As part of the ‘We are telling the world about Poland’ project several dozen of the most renowned international newspapers and portals present articles on Poland, written by scholars, historians and politicians from around the globe. A text written by the President of the Institute of National Remembrance, Jarosław Szarek Ph.D., entitled ”Uncompromising spirit of Poland” is to appear in the weekend edition of the daily "L'Opinion" of 6 November 2020, as part of the Dossier Pologne. For over a century, there were many people ready to engage into the struggle to resurrect an independent Poland” – wrote Jarosław Szarek.
The article has been published in the 24th issue of the ”Wszystko co najważniejsze” monthly and on the www.wszystkoconajwazniejsze.pl. website. It has been translated into English, German, French, Spanish, Italian and Ukrainian.
Texts by Prime Minister Mateusz Morawiecki on the Polish fight for historical truth, Szymon Szynkowski vel Sęk on the era of public diplomacy , and Jan Rokita on the repercussions of the Great War, have also been published as part of the project.
The New Media Institute, the publisher of the ”Wszystko co Najważniejsze”monthly is active in promoting Polish history through the ‘We are telling the Word about Poland’ campaign. The Institute of National Remembrance is one of the partners of this initiative.
Previous texts authored by the IPN’s President presented the the Battle of Warsaw of 1920 and the figure of Captain Witold Pilecki.
Deprived of our legitimate state, in the nineteenth century we succeeded in constructing not merely a national culture, science and economy but also in creating a state of mind that instilled the thoughts about independent Poland in minds of several generations born in captivity.
“Uncompromising spirit of Poland”
In November 1918, a radio telegram announcing the rebirth of the Republic of Poland was disseminated globally reaching many capital cities all over the world from Washington to Tokyo. The announcement notified that the Polish government “will displace the domination of violence that Poland had been doomed to for one hundred forty years.” This indicated the return of independent Republic on the map of Europe, from which it had been moved away at the end of the eighteenth century following the agreement the neighbouring states Austria, Prussia and Russia entered into.
It developed into the symbol itself that the radio telegram on the independent state revival arrived from a place standing for a symbol of a foreign ruling authority - from the Warsaw Citadel erected by Russians in the 1830s following the defeat of the November Uprising where Poles were imprisoned and executed for their disobedience to slavery. One of them, the Commander in Chief, Józef Piłsudski, was imprisoned in the far-famed 10th Pavilion of the Citadel.
"Restoration of Poland's independence and sovereignty" was possible due to the fact that Poles, at this turning point, demonstrated readiness for foundation of independent state structures and had the strength to defend it effectively in the following years. They were striving for this moment for five generations (starting from 1795) taking steps to bring the independent state into existence.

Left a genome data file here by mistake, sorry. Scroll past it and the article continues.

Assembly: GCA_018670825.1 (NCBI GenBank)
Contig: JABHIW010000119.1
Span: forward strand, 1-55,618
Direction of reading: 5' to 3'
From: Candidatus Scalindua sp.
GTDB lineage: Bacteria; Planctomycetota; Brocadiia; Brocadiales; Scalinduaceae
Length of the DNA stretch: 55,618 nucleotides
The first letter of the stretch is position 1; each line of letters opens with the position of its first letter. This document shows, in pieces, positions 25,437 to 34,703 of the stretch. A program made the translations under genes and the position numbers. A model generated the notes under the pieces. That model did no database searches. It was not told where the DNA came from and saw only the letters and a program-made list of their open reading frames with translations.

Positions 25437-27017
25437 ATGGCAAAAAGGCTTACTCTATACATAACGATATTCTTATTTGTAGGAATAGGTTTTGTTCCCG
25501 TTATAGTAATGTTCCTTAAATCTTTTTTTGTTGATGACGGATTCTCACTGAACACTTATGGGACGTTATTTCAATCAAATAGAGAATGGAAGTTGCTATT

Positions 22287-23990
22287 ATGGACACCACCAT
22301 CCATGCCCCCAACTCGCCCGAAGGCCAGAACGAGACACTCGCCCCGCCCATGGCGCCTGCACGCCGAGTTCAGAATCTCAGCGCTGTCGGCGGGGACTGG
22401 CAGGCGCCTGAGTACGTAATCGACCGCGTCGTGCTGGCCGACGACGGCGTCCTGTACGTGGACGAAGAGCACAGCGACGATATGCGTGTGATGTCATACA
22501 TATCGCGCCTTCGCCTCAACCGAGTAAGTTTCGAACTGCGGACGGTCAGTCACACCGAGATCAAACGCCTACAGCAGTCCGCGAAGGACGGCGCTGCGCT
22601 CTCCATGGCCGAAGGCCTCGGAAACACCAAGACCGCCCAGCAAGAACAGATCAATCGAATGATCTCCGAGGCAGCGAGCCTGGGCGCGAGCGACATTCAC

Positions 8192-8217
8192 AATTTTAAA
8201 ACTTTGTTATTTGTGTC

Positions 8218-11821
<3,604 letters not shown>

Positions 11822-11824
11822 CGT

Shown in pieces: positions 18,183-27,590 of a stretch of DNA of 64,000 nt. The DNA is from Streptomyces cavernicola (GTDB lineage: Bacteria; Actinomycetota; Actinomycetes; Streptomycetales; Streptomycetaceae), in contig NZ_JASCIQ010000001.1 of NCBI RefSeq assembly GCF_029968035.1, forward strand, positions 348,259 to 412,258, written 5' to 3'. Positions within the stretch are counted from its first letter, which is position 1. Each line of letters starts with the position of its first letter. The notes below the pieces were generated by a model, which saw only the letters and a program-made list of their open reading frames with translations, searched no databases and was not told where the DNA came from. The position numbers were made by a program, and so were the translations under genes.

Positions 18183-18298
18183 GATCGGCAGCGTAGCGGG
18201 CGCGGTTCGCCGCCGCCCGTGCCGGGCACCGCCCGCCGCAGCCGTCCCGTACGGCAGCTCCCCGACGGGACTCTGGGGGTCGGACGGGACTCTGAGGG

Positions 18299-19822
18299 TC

For over a century, there were many people ready to engage into the struggle to resurrect an independent homeland. Hardly often was this banner carried by many, and they had to face not only invaders, but also compatriots who almost lost the faith in victory, choosing either to remain indifferent or to seek for high treason. How many times during the captivity had they to overcome the bitterness of defeat, when all the circumstances proved that the words "finis Poloniae" were fulfilled?
As early as in 1797 when a hope-sparkling song was composed among the soldiers-emigrants in Italy, who were first to fight in the Polish Legions formed alongside Napoleon and France. The lyrics “Poland has not yet died, so long as we still live...” - became our today national anthem which further lyrics “What the foreign power has seized from us, we shall recapture with a sabre...” provided guidance on armed struggle undertaken in national uprisings. The largest ones, against Russia in November 1830 and January 1863, resulted in bloody repressions, thousands of participants exiled to Siberia, property confiscation, many institutions and laws loss, and the imposition of atrocious Russification.
However, the Polish spirit continued in families, at homes where mothers taught prayers and talked about past, proud history and heroes, praying "Oh Holy Maid, who Czestochowa’s shrine Dost guard and on the Pointed Gateway shine", making pilgrimages to the holy places of Jasna Góra, Vilnius or Gietrzwałd... The Church maintained the spirit alive and there were always priests sharing the fate of the nation, setting up schools, covering distances to visit insurgents, and finally to Siberia or gallows.